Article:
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Nakfa is a town in Eritrea. It is about ten hours by taxi from the Eritrean capital of Asmara. In the moment it is not possible to get a travel permit to go to Nakfa, so for tourists it is out of reach.

Tribal house


Nakfa is the remotest village of Eritrea but at the same time the most sought after place. This was the place where the Eritrean Peoples Liberation Front or the E.P.L.F. fought bravely for nearly 30 years before liberating Eritrea from the rule of the Ethiopian government. For this reason the currency of Eritrea is also named ‘Nakfa’.

The road from Afabet to Nakfa is winding like all the other roads in this country. But in this sector it is extremely narrow and the village van bulges with passengers. The people here are all tribal Muslims and they live in small stone huts without plastering. More important is the generator which is essential as this village has no electricity. Even a telephone is available in the village but it works on sunny days only as the power source is solar. You can’t dial home directly either as it is a link system and it takes quite some time to connect to Asmara. But the telephone booth looks ‘crowded’ all the day as those who come in the morning wait the whole day to get connected. Once connected you can talk aloud but there is no guarantee of your message reaching the other end as the signals are often very weak.

Get in[edit]

Nakfa Village

Nakfa is a nice place to go but it is not easy to reach. But alas, there are no bus services and taxi drivers simply refuse to go there. Given the unlikely case that you got a travel permit you have to take a bus to Keren town where a village van going to Afabet can be arranged on the next day.

You have to accommodate yourself with cattle and carry bags but you will reach Afabet within a few hours of comfortless travel. Afabet is the place where you have to show your patience. Transport to Nakfa is certainly available but you have to wait for one or two days.

Get around[edit]

There are no taxis or buses atop the mountain. But you don't need any of them as the place is very pleasant for walking. Look out for land mines.


If Nakfa is not beautiful, what is beauty? Perched atop 1,780 metres above the sea level, this little African village is rich in history and scenic beauty. Nakfa is beautiful because of the undulating nature of the Sahel mountain range in this area. You don’t see a single mountain but hundreds and hundreds of small hills rolling to all the four sides of your observation point. Nakfa is one of the few villages in Africa where shifting cultivation and nomadic herding is still in practice. The tribal population shifts from mountain to mountain in search of better pastures.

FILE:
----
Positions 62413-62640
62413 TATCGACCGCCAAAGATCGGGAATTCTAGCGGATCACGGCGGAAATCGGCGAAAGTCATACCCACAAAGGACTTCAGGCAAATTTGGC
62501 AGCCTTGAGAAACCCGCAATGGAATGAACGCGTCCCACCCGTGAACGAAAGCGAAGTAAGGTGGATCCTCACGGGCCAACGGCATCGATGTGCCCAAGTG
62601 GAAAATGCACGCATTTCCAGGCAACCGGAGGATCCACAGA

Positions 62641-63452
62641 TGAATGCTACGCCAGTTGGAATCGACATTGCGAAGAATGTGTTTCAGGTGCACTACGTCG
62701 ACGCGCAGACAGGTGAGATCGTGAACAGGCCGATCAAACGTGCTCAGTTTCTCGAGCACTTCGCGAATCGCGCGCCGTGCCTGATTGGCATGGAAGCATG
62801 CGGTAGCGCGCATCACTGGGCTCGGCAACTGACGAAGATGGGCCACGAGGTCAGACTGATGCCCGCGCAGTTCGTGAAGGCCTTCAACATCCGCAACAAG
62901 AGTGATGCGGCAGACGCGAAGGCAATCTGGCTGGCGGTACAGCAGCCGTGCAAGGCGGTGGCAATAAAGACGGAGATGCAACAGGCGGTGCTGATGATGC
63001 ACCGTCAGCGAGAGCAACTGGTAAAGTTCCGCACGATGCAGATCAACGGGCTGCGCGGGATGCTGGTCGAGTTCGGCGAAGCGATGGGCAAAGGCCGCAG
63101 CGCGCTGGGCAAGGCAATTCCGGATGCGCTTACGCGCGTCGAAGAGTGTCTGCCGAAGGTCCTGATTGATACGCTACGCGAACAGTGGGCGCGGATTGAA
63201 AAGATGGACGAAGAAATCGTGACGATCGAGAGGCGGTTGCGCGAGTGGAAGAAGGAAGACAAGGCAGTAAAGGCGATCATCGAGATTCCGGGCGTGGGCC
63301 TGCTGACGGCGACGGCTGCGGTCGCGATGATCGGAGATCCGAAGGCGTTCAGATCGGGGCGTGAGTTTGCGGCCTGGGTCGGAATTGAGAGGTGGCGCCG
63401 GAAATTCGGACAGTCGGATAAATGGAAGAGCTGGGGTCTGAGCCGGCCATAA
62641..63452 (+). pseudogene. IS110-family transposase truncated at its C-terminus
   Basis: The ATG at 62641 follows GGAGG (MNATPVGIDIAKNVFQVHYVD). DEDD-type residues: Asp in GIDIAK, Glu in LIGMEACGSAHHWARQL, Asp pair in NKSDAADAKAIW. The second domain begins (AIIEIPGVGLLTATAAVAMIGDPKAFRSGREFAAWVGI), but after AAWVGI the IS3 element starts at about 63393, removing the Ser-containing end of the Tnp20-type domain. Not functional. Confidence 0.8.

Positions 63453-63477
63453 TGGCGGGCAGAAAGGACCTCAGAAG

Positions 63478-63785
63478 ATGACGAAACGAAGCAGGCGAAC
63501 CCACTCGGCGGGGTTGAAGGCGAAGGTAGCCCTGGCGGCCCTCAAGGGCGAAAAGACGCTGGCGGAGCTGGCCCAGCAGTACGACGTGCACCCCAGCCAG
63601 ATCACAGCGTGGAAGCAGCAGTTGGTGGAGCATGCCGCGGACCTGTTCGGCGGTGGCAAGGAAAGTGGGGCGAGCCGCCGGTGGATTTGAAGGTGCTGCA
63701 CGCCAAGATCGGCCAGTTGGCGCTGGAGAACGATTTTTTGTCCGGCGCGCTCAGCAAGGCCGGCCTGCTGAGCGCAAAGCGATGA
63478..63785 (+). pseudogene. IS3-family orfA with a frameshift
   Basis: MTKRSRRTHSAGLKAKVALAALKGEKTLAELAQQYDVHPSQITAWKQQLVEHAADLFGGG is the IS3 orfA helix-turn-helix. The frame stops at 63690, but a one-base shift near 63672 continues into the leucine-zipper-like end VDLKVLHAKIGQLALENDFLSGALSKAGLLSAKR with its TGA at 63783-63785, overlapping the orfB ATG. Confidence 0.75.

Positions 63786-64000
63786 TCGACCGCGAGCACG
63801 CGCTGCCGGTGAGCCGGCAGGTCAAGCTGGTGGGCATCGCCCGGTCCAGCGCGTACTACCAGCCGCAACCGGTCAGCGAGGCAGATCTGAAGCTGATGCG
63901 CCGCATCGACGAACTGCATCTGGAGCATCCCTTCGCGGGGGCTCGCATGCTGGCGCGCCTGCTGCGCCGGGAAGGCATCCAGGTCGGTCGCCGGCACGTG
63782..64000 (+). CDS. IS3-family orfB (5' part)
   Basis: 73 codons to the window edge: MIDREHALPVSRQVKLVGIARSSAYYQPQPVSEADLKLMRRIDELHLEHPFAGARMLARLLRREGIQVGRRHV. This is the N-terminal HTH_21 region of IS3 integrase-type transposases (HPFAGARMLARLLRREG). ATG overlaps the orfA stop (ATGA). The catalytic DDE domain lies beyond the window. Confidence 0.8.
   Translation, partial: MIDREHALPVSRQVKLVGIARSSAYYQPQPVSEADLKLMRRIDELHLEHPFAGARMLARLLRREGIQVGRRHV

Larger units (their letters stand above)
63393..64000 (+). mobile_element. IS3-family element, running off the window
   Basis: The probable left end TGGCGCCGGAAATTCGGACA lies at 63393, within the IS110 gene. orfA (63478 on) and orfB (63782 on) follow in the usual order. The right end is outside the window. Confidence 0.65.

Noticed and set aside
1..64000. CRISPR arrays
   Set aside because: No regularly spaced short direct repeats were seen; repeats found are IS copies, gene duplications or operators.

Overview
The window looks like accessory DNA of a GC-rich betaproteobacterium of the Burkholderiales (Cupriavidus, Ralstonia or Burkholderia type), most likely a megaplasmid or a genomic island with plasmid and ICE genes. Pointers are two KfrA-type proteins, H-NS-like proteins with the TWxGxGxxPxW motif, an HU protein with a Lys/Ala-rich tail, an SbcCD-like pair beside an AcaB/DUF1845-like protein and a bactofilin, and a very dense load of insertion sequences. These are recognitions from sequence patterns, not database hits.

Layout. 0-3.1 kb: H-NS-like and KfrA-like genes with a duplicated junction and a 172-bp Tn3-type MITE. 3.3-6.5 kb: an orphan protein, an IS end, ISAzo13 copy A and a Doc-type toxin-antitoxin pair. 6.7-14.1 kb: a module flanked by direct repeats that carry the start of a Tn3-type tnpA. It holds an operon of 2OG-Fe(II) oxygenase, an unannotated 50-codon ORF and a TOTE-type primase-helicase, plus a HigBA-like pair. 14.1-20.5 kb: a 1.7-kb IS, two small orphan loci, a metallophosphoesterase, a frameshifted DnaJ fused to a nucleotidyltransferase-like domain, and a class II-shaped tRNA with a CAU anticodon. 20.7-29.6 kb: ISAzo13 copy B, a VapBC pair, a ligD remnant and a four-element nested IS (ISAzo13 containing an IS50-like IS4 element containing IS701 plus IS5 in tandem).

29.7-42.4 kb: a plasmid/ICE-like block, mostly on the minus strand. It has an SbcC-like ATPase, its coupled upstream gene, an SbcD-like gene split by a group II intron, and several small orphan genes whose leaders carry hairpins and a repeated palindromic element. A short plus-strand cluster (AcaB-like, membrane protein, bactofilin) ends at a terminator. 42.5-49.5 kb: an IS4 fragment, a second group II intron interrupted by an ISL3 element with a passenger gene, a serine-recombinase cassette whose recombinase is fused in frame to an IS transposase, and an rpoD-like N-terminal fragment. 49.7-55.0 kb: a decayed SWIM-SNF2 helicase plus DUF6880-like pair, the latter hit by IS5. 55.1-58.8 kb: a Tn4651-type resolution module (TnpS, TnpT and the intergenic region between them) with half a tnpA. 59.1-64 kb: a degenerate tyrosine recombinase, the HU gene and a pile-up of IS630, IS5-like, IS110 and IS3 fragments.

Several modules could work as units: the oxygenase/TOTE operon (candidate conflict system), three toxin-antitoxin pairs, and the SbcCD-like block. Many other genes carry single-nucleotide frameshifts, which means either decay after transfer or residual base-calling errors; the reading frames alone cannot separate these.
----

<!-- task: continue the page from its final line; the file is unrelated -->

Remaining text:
Each tribal house is built on a separate hillock. The house is only one room made of stones and the roof is made up of corrugated sheets these days. There is a small enclosure outside every house which is used as a bathhouse. All chores of the home are done outside. In the evening all the cattle are simply put outside the hut without employing ropes, fences or identity tags. Water is not plenty but there are some tanks and streams where the animals crowd to quench their thirst. They all dry up in summer and the big camel population here depends upon cactus stalks for their water requirements. It is real fun to see the camel eating the cactus without harming itself with the very sharp thorn.

The people of Nakfa live in harmony with nature. They eat what they cultivate and drink what their cattle provides them. Coco Cola comes only once a month to the top of the hill and then there is real celebration around the truck. Everybody insists on finishing the whole load within the next few hours. You are reminded of the commercials of Coco Cola on the television. But then Eritrea is one country where the fanciful and the real meet each other. When you travel the spiral path down the plateau of Asmara, you can see the long Coco Cola truck climbing up the hairpin bends, just like their magazine ads.


The village markets are very vibrant and suitable for a stroll around. The little hillocks are worth visiting provided you keep limited to beaten tracks because land mines can be a real hazard.

The Eritrean currency is named after Nakfa.


The food is sumptuous. For ten Nakfa, you can have ‘injira’ and ‘zigni’ which is something like the Indian dosai and mutton curry.


  • Hotel Nakfa Apollo, One km. from the town centre. This is a hotel with modern facilities but there is no restaurant. But they like to cook specially for you.

Go next[edit]

Keren is where you could explore picturesque foothills in the second largest city in Eritrea.

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